“Doing that helps bring kindness into the world and I think it’s necessary for a better future for everyone,” he said.
He said that the stories in “Compass Lines” convey that message, and that it’s also fun and interesting. He said that the breadth of the stories inside will engage all sorts of readers.
“Compass Lines” has been in the works for more than a decade, Messick said. Parts began as a master’s thesis at the University of Alaska Fairbanks, while others are more recent. He described it as a line of questioning that has matured as he’s gotten older.
The book was easiest to write when his routine was interrupted and he was uncomfortable — like when he was traveling, he said. He described visits to coffee shops or drives to Anchorage that would do more for his creative energy than hours at his home desk.
A particular challenge was in the final revision stages, Messick said. It required “a kind of truth telling and truth knowing that doesn’t come easy to me.”
He said his wife, an English teacher herself who served as his editor, could identify the moments where he wasn’t being “as true to myself as I thought I was.”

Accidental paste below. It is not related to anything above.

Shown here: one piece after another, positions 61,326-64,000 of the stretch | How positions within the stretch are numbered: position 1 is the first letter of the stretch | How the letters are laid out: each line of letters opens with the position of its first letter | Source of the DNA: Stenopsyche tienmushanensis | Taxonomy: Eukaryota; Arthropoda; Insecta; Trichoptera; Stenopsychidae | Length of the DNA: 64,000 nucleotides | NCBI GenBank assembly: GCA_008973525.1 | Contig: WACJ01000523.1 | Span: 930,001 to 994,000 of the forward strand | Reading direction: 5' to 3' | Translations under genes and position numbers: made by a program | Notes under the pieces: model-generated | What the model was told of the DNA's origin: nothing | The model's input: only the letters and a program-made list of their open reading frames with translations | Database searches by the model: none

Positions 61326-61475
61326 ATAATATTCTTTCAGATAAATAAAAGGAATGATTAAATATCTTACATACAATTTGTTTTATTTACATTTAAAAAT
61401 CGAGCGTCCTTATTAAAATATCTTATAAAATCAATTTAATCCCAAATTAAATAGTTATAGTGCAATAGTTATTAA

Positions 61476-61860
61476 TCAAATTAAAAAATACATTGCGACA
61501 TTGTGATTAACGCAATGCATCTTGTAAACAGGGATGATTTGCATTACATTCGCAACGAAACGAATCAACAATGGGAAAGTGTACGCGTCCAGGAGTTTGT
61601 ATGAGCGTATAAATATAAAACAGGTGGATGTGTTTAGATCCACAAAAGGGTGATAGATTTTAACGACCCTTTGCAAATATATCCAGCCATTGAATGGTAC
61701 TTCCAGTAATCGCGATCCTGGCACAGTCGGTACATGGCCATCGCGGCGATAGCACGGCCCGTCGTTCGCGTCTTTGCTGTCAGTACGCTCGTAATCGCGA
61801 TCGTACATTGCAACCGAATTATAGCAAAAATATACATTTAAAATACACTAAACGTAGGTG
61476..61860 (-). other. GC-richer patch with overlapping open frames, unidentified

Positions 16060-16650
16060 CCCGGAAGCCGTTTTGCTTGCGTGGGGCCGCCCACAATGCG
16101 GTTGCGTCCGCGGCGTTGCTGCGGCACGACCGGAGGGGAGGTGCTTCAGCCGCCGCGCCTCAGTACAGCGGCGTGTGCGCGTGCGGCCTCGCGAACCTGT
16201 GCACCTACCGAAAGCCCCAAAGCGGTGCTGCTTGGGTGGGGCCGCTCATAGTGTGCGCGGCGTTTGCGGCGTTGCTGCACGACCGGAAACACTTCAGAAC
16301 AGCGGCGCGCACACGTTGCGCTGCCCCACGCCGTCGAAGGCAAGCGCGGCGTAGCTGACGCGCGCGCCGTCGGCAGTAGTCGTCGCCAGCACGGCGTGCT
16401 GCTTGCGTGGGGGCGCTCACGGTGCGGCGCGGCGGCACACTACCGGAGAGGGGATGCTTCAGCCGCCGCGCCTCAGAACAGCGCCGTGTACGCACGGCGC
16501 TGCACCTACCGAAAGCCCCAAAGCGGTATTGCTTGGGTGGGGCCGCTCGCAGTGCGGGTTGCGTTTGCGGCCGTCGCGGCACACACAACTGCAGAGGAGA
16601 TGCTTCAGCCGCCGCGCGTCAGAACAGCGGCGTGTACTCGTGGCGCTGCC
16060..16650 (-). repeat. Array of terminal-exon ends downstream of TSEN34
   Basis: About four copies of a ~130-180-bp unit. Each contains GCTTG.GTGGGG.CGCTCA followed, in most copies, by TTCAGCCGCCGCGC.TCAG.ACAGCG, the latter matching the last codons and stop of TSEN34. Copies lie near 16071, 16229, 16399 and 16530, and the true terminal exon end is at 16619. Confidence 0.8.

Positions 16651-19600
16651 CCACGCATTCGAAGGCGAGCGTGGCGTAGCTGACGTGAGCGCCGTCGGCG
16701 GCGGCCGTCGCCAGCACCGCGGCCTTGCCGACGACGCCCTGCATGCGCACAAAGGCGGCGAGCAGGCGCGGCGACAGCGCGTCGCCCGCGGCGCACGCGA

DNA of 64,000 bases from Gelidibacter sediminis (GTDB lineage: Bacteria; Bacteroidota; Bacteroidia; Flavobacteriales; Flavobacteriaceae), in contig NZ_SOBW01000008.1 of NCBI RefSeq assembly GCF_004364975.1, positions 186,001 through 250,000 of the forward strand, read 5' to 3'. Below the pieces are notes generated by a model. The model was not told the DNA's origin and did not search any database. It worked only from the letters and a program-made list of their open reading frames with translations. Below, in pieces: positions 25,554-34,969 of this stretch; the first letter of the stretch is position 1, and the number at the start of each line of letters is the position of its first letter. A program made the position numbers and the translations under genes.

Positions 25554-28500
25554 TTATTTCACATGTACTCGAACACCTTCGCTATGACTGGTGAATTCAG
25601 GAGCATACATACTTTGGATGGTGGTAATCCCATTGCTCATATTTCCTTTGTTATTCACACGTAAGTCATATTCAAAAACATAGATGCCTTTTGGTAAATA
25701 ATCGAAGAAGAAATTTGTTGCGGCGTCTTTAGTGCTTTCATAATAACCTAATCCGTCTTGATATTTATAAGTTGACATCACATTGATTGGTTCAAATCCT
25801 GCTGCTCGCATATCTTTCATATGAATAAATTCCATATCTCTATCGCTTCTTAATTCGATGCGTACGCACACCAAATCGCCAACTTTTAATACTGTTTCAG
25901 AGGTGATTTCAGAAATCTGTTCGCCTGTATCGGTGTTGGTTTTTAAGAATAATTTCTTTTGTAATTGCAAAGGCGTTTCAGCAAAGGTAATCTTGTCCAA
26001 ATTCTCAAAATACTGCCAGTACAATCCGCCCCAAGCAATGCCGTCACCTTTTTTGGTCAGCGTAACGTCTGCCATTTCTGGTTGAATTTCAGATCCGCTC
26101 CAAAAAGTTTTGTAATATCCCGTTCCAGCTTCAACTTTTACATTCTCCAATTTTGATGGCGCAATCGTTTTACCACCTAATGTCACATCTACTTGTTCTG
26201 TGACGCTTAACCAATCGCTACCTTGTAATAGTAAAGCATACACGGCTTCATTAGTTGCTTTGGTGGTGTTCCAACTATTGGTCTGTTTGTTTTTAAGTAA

With the book now in the hands of readers in the community and the public, Messick said feelings of nervousness or imposter syndrome are largely replaced with excitement about the conversations that are now possible.
“It’s not a theoretical conversation I want to have, it’s actually a conversation that work I’ve done is helping to guide,” he said. “Toward hopefully a more thoughtful place about what comes next in Alaska.”
Messick pointed to a Facebook post by Homer author Tom Kizzia, who compared “Compass Lines” to a book he released under the same publisher, Porphyry Press, last year.
“If my ghost town history was a look back in time, these essays by a traveler in search of home are very much a look forward,” Kizzia wrote.
For Messick, that’s exactly the space he wants to explore.
“What does future Alaska look like? What kind of ethics and values and definitions of this place can my generation — I’m in my late 30s now — bring to Alaska?” he said.
Messick said bringing “Compass Lines” to KPC is important to him because the college holds an important role in the community as a place to engage with knowledge and ideas. He said it would also be significant because of the presence of the late Dr. Alan Boraas, who Messick said played a big role in shaping his thoughts and whose view of the world is present in the book.
Today, there will be refreshments, and Messick will read from “Compass Lines.” He said he wants people to share the space and connect with the text and with one another.
The Book Release Party, part of the Kenai Peninsula Showcase, will be held in the Kenai Peninsula College Commons today at 5:30 p.m. For more information, visit “Kenai Peninsula College Showcase” on Facebook.
For more information about Compass Lines, visit John Messick’s website at johnlmessick.com or publisher Porphyry Press at porphyry.press/compass-lines. The book is being sold locally at River City Books and the Kenai Peninsula College Bookstore.
Reach reporter Jake Dye at email@example.com.